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DPChallenge Forums >> Photography Discussion >> Lenses for long exposures
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Showing posts 1 - 9 of 9, descending (reverse)
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10/05/2019 08:34:48 AM · #1
A variable ND filter would help as well. You can change the strength of the filter after you focus without having to put it on/off.
09/29/2019 10:02:11 AM · #2
I normally get away with using Live View to focus when the ND filters are on -seems a lot easier than trying to put the filter on without moving the camera. I am sure there is a flaw with this method but seems to work OK for me.
09/29/2019 02:51:22 AM · #3
Originally posted by Alexkc:

Are you sure you can't set the manual focus directly on the camera? I never saw one that doesn't allow you to do that.

I just looked into it further and you are right. I'm not sure what made me think it was autofocus only. Maybe I read it somewhere that had wrong information or was confusing it with some other feature it lacked. That should help a lot.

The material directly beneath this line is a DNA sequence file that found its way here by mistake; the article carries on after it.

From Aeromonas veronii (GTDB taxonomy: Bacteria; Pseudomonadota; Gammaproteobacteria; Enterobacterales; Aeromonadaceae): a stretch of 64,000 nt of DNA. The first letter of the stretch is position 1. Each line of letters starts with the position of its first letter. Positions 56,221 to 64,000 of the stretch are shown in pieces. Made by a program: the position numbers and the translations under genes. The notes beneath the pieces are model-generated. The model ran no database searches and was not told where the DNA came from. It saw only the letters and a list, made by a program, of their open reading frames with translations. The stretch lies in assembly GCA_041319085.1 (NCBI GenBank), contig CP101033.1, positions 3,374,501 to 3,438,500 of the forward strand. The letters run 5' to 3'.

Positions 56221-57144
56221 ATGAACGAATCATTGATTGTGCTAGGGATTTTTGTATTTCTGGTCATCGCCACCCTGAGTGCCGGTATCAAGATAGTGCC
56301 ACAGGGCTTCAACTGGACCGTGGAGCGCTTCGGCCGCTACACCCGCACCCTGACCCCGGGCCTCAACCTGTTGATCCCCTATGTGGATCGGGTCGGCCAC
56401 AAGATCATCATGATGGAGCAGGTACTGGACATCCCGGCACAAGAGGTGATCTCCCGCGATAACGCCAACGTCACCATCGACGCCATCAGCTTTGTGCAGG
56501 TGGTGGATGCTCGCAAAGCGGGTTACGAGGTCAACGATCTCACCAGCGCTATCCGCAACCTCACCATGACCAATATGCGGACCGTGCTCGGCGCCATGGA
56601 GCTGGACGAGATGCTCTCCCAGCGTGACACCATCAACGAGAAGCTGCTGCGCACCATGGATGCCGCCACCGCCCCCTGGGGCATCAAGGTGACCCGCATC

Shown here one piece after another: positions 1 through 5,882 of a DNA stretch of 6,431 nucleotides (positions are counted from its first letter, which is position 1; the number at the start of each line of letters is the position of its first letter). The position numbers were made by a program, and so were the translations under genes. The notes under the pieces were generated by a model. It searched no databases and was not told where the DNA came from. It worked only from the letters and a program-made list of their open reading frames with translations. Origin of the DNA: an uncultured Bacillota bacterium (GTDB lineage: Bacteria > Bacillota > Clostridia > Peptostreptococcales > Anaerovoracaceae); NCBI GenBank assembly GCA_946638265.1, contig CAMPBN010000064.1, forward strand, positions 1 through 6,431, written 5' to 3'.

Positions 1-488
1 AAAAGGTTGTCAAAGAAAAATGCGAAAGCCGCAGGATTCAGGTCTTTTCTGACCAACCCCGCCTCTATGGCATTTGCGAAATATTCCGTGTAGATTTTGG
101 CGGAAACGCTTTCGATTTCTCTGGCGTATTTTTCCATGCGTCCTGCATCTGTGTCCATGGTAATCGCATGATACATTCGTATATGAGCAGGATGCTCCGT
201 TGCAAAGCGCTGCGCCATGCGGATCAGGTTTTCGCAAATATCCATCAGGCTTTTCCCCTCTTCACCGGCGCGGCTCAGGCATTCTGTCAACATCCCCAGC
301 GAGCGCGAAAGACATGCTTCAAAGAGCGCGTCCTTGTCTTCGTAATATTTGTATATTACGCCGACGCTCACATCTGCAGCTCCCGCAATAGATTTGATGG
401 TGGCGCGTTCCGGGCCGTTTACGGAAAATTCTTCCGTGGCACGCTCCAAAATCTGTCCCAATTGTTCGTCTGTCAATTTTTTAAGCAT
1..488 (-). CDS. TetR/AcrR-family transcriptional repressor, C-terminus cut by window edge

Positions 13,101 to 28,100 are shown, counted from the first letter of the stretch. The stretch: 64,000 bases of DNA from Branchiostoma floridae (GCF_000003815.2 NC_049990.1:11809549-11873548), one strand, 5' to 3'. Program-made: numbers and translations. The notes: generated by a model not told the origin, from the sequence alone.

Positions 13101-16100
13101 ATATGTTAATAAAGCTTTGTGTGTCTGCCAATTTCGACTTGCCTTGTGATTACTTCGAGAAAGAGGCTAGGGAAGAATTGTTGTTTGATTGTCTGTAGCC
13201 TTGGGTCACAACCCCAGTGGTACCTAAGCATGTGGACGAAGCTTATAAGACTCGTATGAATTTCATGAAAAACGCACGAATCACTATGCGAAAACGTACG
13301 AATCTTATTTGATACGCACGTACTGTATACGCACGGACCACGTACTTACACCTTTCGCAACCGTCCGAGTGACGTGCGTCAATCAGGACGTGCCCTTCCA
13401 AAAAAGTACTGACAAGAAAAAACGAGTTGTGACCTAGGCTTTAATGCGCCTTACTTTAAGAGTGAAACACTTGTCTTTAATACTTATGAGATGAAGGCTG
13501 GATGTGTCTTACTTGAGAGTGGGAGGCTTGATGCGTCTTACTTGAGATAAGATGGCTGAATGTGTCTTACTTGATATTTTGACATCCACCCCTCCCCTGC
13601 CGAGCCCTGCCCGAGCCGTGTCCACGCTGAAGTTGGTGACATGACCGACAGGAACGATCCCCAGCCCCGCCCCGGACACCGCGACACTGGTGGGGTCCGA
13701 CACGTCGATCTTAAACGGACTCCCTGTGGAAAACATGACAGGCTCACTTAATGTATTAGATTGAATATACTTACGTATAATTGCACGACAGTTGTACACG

Thanks all.
09/29/2019 01:23:26 AM · #4
Originally posted by Yo_Spiff:

Thanks. My primary lens is auto focus only, so I think I need to use something else for those long exposures. Off to buy another set of filters in a different size!


Are you sure you can't set the manual focus directly on the camera? I never saw one that doesn't allow you to do that.
09/29/2019 12:41:11 AM · #5
I am not sure if that is what your problem is but even with ND400 filter I could see the image on the back camera screen of Canon cameras and could use autofocus in daytime shots. My Canon cameras had optical viewfinders so I could not see through them. With Sony now I can see both - through the viewfinder and on the screen, even with ND400 and ND8 stacked together. The only time I ever needed manual focus was at night when there was nothing to focus on (I never tried the trick with a torch).

I always thought any lens could be used for long exposure so I was surprised to see your question but I may be wrong ;)
09/28/2019 07:29:28 PM · #6
You definitely need manual focus capability. You want to "lock it and leave it" after putting your filter(s) on.
09/28/2019 05:59:13 PM · #7
Thanks. My primary lens is auto focus only, so I think I need to use something else for those long exposures. Off to buy another set of filters in a different size!
09/28/2019 05:53:37 PM · #8
You can set manual focus on your camera and then put the filter on. Otherwise choose the maximum ISO value and after manual focusing set the correct ISO/aperture/shutter for the shot
09/28/2019 05:39:15 PM · #9
I've been trying to do long daytime exposures by using ND filters. Having limited success. If I use more than one filter my camera cannot see well enough to focus. Is it better to use a lens with manual focus capability, so I can focus and then put the filters on?
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